In this hugely entertaining collection of stories taken from over a hundred years of world tennis history, award-winning sports historian Peter Seddon has gathered together the most extraordinary events ever to occur on a tennis court. They include the Wimbledon final between the tea-drinking vicar and a convicted murderer, and the 'Match of the Century' between the 'Women's Libber' and the 'Male Chauvinist Pig'. There are matches played on board ship and on the wings of an airborne plane, a game played in full regimental dress, and meet the player who rated himself so highly he played an entire match while carrying someone 'piggy-back'. The stories in this book are bizarre, fascinating, hilarious, and, most importantly, true. Revised, redesigned and updated for a new generation of tennis fanatics, this book is a unique look at the curiosities of an endlessly popular sport, revealing the 'strawberries and cream' game as you've never seen it before.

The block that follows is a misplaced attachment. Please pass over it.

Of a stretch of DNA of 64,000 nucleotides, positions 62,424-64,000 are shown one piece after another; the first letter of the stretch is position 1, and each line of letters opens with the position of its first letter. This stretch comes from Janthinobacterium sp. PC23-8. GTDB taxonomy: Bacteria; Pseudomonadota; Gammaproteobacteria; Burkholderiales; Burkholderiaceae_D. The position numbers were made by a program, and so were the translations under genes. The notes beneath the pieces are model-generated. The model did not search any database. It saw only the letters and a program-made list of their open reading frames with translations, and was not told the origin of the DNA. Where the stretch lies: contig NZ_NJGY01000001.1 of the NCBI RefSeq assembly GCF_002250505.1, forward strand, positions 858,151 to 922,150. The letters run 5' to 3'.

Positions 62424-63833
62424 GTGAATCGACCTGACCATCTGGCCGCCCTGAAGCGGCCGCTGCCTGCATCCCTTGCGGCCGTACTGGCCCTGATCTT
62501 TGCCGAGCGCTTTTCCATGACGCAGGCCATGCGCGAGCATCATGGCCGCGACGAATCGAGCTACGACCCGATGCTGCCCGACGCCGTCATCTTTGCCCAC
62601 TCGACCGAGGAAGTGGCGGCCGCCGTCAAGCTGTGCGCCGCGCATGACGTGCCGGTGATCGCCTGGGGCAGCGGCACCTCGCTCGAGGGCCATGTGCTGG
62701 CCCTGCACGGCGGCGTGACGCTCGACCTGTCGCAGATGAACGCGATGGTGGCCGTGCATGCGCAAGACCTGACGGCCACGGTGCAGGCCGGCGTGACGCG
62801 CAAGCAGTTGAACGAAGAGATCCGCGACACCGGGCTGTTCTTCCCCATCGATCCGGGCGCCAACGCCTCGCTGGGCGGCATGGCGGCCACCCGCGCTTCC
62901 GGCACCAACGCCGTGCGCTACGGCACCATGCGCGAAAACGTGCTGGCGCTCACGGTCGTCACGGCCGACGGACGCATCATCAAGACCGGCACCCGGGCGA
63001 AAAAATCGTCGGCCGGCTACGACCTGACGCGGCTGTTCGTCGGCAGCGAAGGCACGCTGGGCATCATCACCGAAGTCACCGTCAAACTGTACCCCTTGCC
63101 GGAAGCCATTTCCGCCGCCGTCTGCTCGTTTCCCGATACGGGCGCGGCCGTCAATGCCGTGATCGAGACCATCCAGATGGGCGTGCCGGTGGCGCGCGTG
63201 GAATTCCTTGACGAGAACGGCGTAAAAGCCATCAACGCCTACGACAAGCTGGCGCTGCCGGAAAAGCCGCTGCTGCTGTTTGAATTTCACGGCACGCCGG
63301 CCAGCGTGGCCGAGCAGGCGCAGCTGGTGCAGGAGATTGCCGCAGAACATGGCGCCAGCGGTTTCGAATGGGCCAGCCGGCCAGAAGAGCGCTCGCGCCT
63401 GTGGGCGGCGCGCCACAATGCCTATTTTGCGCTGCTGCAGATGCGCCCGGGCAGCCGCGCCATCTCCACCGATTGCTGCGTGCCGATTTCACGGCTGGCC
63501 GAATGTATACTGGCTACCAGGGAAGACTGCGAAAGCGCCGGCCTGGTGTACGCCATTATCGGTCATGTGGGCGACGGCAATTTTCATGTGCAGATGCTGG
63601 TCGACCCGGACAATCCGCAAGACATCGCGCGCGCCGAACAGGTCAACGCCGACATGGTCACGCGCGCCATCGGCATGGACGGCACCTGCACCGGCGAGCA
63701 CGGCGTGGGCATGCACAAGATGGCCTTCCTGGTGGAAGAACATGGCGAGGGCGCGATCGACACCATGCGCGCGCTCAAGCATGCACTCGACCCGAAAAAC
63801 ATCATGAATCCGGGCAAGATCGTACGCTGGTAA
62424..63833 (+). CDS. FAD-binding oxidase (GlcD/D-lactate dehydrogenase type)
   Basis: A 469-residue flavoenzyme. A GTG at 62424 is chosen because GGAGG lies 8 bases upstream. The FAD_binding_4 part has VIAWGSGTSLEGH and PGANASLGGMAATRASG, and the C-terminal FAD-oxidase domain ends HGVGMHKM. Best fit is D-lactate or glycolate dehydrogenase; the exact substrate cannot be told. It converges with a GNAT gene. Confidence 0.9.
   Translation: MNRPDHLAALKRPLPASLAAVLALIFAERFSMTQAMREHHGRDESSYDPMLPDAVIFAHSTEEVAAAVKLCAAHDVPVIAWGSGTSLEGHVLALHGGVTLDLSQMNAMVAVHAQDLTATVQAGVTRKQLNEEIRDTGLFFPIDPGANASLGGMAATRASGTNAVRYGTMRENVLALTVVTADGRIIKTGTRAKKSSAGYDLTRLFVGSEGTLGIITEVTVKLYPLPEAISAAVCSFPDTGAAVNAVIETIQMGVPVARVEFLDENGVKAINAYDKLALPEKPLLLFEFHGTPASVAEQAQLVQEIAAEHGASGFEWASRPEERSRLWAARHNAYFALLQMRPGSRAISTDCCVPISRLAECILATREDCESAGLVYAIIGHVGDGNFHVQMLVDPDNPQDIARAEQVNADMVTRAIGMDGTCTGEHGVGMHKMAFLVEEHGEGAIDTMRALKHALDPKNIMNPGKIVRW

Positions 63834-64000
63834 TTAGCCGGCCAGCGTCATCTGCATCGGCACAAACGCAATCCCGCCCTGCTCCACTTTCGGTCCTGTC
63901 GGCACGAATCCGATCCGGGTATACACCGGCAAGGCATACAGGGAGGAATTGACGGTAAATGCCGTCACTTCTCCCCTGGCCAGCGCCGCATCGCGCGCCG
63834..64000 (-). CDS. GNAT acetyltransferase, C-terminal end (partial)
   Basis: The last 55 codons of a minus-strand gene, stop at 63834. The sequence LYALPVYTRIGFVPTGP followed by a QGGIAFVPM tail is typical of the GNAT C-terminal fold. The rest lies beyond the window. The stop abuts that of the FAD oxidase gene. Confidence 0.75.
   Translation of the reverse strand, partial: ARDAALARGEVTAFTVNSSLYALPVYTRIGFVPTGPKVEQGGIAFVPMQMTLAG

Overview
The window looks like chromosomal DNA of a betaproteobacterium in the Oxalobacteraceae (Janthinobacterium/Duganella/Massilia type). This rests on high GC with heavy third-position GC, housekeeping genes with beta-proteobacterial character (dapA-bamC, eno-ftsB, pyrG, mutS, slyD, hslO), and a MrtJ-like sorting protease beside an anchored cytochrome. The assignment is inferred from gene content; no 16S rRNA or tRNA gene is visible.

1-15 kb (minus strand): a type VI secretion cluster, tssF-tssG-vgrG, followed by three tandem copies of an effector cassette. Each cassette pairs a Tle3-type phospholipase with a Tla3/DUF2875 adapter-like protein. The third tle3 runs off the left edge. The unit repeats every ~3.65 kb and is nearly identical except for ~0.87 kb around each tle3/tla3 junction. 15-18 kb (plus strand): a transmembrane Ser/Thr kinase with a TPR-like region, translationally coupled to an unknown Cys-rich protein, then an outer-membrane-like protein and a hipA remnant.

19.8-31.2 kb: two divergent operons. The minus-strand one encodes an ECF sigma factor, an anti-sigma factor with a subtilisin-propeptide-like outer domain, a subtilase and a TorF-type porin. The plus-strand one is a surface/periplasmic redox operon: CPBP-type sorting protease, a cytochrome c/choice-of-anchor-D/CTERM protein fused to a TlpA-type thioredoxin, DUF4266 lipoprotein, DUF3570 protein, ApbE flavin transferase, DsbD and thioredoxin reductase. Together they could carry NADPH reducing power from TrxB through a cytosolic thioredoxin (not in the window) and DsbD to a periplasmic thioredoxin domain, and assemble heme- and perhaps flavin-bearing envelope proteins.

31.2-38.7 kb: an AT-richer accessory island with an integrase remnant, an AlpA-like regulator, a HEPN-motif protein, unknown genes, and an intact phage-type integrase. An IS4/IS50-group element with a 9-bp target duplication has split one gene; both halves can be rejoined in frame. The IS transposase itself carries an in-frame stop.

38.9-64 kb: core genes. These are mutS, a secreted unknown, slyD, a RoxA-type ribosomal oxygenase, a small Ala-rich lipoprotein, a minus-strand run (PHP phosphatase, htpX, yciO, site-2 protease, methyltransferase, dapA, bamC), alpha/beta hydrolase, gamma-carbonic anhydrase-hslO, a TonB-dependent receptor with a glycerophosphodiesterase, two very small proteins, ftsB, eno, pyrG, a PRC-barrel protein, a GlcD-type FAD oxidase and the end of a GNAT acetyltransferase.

This book was a Christmas present from plutos_revenge (she knows what I like). It was thoroughly enjoyable and great fun and pretty much did as it says on the box.
There were plenty of things I hadn't known about. For example our Queen's father once played a tennis match at Wimbledon (before he became King) and there was a linesman who died after being hit by a ball at the US Open. Some things I had known but forgotten about. For example the chap who played in the men's tournament at the US Open and then about a decade later reappeared following a sex change and played in the women's match (the person was equally hopeless as both a man and a woman). And of course things I knew well and had even seen some of the matches. For example the longest ever men's match.
I loved the book, it made me laugh a lot (so much so J kept calling to me 'what are you reading'?); gasp even at some of the revelations; think 'gosh I wish I had seen that'; think 'really, that actually happened? And lots of other emotions. It isn't a book that will appeal to anyone who doesn't a) like tennis and b) enjoy quirky facts - which is why I loved it. If you do like those things, then I would recommend the book. It's easy to dip in and out of or to read from cover to cover (as I did). For me it was a really enjoyable book.